It seems that Jane Austen was not only a world-class writer, but she was able to predict the future as well. According to a new book, "Can We Have Our Balls Back", by Julian Norridge, Jane wrote about baseball over 40 years before it was officially invented. I didn't know anyone still believed in the Abner Doubleday myth, but I guess if it proves a point, so be it.
One of her books contains the passage:
"It was not very wonderful that Catherine, who had nothing heroic about her, should prefer cricket, base-ball, riding on horseback, and running about the country at the age of fourteen, to books."He also refers to an German book which:
devoted seven pages to the rules of "Englischer Baseball",According to Mr Norridge,:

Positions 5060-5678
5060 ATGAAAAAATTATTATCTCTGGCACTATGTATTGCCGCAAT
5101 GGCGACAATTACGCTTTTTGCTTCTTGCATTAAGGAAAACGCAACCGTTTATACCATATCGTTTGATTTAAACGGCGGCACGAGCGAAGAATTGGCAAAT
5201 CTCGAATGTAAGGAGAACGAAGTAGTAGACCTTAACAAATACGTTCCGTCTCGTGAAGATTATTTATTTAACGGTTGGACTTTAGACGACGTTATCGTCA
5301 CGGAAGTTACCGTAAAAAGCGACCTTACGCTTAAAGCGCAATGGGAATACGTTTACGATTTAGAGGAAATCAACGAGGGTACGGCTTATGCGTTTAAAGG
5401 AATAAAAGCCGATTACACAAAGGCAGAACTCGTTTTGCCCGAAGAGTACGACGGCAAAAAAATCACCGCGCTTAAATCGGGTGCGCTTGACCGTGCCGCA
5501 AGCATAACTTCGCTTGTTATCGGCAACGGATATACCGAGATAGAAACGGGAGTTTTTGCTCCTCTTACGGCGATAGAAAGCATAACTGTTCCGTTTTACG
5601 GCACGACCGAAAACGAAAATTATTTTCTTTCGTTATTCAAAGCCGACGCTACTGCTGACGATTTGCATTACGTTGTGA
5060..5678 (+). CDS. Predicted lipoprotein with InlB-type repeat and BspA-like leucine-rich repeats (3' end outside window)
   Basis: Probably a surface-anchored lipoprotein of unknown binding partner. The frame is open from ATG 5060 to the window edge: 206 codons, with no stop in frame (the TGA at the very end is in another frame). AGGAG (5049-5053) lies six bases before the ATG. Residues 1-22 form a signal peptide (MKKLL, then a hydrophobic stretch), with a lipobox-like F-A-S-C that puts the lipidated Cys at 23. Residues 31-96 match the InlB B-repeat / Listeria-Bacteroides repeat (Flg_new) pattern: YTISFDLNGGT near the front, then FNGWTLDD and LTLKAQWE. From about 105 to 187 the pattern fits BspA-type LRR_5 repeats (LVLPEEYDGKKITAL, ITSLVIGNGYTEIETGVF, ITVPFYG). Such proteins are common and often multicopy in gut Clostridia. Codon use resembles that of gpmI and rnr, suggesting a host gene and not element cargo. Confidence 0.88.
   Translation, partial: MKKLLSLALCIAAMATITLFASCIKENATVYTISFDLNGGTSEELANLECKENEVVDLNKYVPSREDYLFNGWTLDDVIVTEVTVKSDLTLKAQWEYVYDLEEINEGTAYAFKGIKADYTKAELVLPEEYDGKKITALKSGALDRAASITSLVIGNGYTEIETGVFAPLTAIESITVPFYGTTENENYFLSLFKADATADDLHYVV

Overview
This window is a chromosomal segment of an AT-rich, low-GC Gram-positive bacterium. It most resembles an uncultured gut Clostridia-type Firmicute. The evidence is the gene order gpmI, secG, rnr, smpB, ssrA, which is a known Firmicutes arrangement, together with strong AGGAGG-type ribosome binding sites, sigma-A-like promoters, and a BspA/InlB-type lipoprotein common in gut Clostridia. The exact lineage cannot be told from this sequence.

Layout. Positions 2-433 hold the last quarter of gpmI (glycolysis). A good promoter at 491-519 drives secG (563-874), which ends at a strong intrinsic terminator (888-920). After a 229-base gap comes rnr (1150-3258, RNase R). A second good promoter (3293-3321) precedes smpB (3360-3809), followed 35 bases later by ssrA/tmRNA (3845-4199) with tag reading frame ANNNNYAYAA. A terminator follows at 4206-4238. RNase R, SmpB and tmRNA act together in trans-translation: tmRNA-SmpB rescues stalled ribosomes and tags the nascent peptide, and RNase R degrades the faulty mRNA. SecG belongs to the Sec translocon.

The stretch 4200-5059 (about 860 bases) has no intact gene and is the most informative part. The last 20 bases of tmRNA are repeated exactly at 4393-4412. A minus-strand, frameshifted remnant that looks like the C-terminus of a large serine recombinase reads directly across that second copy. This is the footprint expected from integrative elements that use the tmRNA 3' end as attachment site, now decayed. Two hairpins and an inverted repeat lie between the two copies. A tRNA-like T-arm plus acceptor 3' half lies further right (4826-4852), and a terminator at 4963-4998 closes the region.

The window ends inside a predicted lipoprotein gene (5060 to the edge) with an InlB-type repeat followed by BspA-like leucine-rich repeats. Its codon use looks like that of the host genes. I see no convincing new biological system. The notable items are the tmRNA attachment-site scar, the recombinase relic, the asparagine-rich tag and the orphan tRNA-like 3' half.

"There's no doubt it was being played in Britain in the late 18th century, and equally no doubt that it travelled to America."and
the name base-ball or Base Ball was common across much of southern England, while it might have been called different names elsewhere.And where is the conspiracy theory and why is America considered the home of baseball? Because:
its British roots were ignored by Victorian-era sports tycoon Albert Spalding, who was determined to prove its American heritage.So it seems there is definitive proof that baseball was invented in England. So? Who cares? Just like dentistry, the English didn't do anything with it and we perfected it. So if they want to claim they invented it, let them. When they can beat us in a series using the best players both countries can offer, then they can brag all they want.
Mr Norridge said: "He got fed up with the first really well known baseball journalist, a British-born chap called Henry Chadwick, who kept saying the game was based on rounders.
Until then, they should really quit all the anti-American baseball bashing, just claim the game without all the drama, and get over it.